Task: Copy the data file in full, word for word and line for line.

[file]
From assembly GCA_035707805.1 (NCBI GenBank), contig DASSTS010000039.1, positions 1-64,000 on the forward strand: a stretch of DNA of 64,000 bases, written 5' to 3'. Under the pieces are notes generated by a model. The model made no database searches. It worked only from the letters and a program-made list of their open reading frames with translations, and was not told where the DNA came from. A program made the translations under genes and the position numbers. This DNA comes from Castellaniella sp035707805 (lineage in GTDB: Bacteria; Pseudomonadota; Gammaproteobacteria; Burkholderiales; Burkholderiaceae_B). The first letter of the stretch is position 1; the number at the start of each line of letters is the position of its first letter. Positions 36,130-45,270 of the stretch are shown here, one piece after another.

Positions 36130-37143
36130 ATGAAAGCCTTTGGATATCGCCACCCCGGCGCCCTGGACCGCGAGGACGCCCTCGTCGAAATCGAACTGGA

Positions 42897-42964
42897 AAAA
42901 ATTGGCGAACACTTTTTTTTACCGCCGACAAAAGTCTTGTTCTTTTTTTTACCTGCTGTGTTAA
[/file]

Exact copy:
From assembly GCA_035707805.1 (NCBI GenBank), contig DASSTS010000039.1, positions 1-64,000 on the forward strand: a stretch of DNA of 64,000 bases, written 5' to 3'. Under the pieces are notes generated by a model. The model made no database searches. It worked only from the letters and a program-made list of their open reading frames with translations, and was not told where the DNA came from. A program made the translations under genes and the position numbers. This DNA comes from Castellaniella sp035707805 (lineage in GTDB: Bacteria; Pseudomonadota; Gammaproteobacteria; Burkholderiales; Burkholderiaceae_B). The first letter of the stretch is position 1; the number at the start of each line of letters is the position of its first letter. Positions 36,130-45,270 of the stretch are shown here, one piece after another.

Positions 36130-37143
36130 ATGAAAGCCTTTGGATATCGCCACCCCGGCGCCCTGGACCGCGAGGACGCCCTCGTCGAAATCGAACTGGA

Positions 42897-42964
42897 AAAA
42901 ATTGGCGAACACTTTTTTTTACCGCCGACAAAAGTCTTGTTCTTTTTTTTACCTGCTGTGTTAA